The last four years have clearly not worked. A new vision is needed and Mitt Romney has a different plan of action that will help most Americans, not just the ones on Wall Street and the ones that have their companies close to bankruptcy.

 

The Romney-Ryan plan specifics must be looked at. One of them is that it will keep taxes low just like they were under the Bush period. The one difference is that Romney will cut spending instead of increasing it while cutting taxes which is why Obama inherited a terrible deficit. After all, Romney did balance the budget without raising taxes as Governor of Massachusetts.  He worked with Democrats to do that something that Obama hasn’t done in his four years.

 

There are two different visions. And it’s time to choose. Looking at the numbers, are you better off than you were four years ago? Should this country go through four more years with this president?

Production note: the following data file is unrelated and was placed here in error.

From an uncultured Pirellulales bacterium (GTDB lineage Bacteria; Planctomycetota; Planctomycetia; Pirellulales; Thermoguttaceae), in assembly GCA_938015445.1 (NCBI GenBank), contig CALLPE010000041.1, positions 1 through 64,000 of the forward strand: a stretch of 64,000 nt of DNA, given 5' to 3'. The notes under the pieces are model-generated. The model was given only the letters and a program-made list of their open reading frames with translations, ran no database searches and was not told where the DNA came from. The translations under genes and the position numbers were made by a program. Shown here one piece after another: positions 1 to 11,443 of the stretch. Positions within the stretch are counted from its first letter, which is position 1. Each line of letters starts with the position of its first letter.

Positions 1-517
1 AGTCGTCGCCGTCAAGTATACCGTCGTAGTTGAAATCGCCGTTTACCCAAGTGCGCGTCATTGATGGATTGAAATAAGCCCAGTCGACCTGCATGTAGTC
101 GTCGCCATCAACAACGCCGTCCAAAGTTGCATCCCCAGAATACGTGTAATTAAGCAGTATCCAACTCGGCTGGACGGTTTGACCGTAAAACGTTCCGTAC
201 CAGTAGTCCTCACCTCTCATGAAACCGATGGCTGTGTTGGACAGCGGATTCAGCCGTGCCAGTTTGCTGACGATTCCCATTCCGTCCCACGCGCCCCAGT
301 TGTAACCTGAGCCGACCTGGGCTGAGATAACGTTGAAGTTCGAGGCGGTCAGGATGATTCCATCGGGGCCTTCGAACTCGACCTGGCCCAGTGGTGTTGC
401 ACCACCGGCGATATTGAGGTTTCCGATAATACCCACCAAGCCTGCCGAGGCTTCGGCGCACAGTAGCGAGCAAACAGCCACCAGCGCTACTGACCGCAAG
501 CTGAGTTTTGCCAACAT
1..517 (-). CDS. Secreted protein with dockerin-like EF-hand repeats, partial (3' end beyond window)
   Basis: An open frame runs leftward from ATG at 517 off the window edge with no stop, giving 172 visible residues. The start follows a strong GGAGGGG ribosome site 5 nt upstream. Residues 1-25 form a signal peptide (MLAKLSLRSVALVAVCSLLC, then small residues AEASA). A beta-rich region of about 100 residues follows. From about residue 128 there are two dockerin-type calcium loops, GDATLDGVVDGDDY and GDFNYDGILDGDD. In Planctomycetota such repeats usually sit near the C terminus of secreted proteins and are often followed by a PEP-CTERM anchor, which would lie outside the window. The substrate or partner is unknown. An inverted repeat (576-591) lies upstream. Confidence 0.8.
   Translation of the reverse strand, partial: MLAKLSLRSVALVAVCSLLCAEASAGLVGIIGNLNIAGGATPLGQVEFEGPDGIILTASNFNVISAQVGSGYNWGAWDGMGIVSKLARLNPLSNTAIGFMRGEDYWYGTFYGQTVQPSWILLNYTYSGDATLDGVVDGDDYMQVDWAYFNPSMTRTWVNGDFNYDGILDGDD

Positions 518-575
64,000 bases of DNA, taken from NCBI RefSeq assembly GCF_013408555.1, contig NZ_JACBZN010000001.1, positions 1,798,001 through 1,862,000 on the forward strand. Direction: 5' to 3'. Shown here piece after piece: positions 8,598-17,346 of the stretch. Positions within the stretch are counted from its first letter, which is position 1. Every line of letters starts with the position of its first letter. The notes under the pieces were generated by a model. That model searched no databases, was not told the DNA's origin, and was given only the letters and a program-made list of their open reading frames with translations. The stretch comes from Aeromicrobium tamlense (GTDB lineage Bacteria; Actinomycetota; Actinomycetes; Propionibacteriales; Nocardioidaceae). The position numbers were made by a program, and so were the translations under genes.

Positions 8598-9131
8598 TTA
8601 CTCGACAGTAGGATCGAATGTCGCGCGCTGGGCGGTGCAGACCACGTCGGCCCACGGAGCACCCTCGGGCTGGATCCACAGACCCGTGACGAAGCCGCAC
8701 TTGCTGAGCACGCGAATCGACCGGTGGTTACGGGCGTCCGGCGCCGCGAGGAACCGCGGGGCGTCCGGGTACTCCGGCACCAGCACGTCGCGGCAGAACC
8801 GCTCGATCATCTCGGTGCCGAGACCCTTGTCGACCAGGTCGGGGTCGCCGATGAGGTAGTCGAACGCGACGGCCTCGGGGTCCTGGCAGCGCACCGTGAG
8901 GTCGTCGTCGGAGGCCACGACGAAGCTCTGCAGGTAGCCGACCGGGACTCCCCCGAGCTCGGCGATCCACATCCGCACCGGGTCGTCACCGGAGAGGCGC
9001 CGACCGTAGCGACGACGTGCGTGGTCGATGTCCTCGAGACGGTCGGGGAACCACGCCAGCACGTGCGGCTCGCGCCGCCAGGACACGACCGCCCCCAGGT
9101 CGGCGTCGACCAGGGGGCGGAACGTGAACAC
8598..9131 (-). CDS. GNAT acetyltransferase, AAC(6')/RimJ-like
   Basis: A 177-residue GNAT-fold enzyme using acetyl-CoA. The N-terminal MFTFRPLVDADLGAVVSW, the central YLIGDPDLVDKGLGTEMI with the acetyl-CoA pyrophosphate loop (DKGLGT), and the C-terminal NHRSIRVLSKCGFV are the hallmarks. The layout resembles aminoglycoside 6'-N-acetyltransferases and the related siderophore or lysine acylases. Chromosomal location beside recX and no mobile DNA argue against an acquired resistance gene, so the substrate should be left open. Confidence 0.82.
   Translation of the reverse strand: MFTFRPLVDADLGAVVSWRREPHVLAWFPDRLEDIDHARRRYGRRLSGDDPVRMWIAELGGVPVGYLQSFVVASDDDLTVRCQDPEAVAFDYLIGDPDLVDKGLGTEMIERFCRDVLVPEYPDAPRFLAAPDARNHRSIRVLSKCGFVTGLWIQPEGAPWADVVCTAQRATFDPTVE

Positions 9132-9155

Alex Uzarowicz
Alex Uzarowicz has been a weekly conservative political columnist for The Knox Student for three years. He also writes for The College Conservative. Alex will graduate in June 2013 with a degree in political science, after which he will head abroad to begin his Peace Corps service.

Tags:  debates election obama President romney

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Alex Uzarowicz
Alex Uzarowicz has been a weekly conservative political columnist for The Knox Student for three years. He also writes for The College Conservative. Alex will graduate in June 2013 with a degree in political science, after which he will head abroad to begin his Peace Corps service.




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  • Reader

    I personally feel President Obama has done a lot for everyday Americans in supporting the rights of individuals and working to ensure that health insurance companies cover pre-existing conditions. On the other hand, Paul Ryan voted against the Lily Ledbetter Fair Pay Act and Mitt Romney has pledged to defund Planned Parenthood and cut funding for the National Endowment for the Arts along with Public Television. Defunding non-profit organizations and voting against a law that helps women to fight for equal pay is not what I would consider helpful or promising in a candidate.